Translator speech translation technology was launched late 2014 starting with Skype Translator, and is available as an open API for customers since early 2016. It is integrated into the Microsoft Translator live feature, Skype, Skype meeting broadcast, and the Microsoft Translator apps for Android and iOS.
Speech translation is now available through Microsoft Speech, an end-to-end set of fully customizable services for speech recognition, speech translation, and speech synthesis (text-to-speech).
How does text translation work?
There are two main technologies used for text translation: the legacy one, Statistical Machine Translation (SMT), and the newer generation one, Neural Machine Translation (NMT).
Statistical machine translation
Translator’s implementation of Statistical Machine Translation (SMT) is built on more than a decade of natural-language research at Microsoft. Rather than writing hand-crafted rules to translate between languages, modern translation systems approach translation as a problem of learning the transformation of text between languages from existing human translations and leveraging recent advances in applied statistics and machine learning.
So-called “parallel corpora” act as a modern Rosetta Stone in massive proportions, providing word, phrase, and idiomatic translations in context for many language pairs and domains. Statistical modeling techniques and efficient algorithms help the computer address the problem of decipherment (detecting the correspondences between source and target language in the training data) and decoding (finding the best translation of a new input sentence). Translator unites the power of statistical methods with linguistic information to produce models that generalize better and lead to more comprehensible translations.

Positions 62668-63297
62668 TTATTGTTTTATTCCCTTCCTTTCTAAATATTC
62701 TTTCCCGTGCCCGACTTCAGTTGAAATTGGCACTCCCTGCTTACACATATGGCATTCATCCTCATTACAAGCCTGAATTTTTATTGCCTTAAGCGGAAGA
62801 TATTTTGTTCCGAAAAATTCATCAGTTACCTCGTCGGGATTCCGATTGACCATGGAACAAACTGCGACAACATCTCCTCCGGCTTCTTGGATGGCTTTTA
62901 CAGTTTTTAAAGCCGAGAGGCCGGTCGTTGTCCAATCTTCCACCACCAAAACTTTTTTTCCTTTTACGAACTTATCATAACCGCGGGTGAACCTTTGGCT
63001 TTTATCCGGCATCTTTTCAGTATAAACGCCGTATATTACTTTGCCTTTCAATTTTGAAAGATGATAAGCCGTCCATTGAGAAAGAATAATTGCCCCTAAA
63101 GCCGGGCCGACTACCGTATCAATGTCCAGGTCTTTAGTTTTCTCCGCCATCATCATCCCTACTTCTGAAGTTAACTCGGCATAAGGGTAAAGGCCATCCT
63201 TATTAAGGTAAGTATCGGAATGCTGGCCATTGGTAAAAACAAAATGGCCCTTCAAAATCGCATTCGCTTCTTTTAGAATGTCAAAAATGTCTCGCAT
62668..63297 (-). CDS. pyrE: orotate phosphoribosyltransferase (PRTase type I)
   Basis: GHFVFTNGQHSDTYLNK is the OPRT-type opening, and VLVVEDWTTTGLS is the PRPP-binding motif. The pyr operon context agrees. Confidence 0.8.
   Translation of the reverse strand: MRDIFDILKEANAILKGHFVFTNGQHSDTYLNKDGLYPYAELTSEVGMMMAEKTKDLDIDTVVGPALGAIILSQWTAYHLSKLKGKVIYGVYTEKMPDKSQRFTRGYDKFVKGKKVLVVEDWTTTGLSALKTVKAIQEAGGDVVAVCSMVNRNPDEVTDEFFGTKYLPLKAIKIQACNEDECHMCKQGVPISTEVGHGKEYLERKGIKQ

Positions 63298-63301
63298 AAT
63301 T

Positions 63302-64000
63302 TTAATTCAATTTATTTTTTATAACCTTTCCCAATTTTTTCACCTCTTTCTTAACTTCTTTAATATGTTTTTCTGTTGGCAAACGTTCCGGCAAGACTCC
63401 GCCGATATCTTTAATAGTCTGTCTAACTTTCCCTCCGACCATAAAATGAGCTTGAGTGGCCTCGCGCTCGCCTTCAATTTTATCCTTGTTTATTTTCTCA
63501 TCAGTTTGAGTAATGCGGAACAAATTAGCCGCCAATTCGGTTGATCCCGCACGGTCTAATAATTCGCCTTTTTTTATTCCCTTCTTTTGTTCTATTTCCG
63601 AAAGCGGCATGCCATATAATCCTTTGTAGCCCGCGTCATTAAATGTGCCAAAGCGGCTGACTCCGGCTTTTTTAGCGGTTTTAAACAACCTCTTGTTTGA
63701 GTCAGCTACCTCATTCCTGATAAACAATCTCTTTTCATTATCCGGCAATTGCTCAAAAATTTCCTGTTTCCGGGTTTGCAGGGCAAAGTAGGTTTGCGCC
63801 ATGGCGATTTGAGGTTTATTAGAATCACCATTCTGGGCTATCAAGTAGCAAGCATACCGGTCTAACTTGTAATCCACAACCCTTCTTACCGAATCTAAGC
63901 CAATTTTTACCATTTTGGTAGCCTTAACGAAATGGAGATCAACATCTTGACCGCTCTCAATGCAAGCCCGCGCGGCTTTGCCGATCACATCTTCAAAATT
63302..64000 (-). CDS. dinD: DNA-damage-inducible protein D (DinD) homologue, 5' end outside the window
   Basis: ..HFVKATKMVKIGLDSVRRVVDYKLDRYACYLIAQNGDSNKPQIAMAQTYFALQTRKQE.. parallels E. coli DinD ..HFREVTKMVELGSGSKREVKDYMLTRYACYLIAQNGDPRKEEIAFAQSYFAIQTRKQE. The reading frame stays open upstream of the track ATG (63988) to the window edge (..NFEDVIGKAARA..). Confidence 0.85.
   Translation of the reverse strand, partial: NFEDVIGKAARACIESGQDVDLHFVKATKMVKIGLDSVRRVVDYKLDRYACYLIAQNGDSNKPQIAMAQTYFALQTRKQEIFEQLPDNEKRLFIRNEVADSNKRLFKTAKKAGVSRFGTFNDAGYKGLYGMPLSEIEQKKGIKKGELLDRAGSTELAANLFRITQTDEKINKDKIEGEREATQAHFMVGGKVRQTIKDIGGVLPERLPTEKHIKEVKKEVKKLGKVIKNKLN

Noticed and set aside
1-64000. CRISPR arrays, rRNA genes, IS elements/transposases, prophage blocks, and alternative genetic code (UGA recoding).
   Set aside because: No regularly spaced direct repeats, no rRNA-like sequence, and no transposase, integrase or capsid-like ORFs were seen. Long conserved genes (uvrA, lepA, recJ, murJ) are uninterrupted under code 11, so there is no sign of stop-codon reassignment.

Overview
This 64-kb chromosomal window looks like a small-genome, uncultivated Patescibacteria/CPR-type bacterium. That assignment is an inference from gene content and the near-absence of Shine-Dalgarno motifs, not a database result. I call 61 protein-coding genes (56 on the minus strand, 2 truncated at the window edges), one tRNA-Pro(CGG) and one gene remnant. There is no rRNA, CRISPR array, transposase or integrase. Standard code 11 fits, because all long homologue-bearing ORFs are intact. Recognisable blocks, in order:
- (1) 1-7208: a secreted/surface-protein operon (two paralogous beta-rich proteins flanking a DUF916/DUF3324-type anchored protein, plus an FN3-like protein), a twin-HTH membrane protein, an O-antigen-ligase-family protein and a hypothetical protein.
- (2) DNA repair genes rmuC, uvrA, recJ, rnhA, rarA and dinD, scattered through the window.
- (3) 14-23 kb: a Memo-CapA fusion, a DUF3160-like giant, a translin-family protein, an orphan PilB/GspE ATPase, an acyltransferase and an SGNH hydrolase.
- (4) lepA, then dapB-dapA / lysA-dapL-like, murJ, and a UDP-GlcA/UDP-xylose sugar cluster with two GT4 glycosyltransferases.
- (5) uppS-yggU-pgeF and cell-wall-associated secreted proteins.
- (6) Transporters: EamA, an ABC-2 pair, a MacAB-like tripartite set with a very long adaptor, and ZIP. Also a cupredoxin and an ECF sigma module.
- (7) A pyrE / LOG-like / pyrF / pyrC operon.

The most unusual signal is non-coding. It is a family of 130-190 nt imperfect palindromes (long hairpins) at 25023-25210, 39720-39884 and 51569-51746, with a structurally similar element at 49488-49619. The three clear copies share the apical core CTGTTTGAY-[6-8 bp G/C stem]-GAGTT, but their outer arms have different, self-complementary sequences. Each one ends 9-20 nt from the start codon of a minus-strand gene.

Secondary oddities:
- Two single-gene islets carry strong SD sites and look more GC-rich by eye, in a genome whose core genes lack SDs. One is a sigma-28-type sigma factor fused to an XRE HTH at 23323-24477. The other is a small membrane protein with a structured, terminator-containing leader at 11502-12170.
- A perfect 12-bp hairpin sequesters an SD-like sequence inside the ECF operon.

Because of this approach, which does not rely on dictionaries or grammatical rules, it provides the best translations of phrases where it can use the context around a given word versus trying to perform single word translations. For single words translations, the bilingual dictionary was developed and is accessible through www.bing.com/translator.
Neural machine translation
Continuous improvements to translation are important. However, performance improvements have plateaued with SMT technology since the mid-2010s. By leveraging the scale and power of Microsoft’s AI supercomputer, specifically the Microsoft Cognitive Toolkit, Translator now offers neural network (LSTM) based translation that enables a new decade of translation quality improvement.
These neural network models are available for all speech languages through Speech service on Azure and through the text API by using the ‘generalnn’ category ID.
Neural network translations fundamentally differ in how they are performed compared to the traditional SMT ones.
The following animation depicts the various steps neural network translations go through to translate a sentence. Because of this approach, the translation will take into context the full sentence, versus only a few words sliding window that SMT technology uses and will produce more fluid and human-translated looking translations.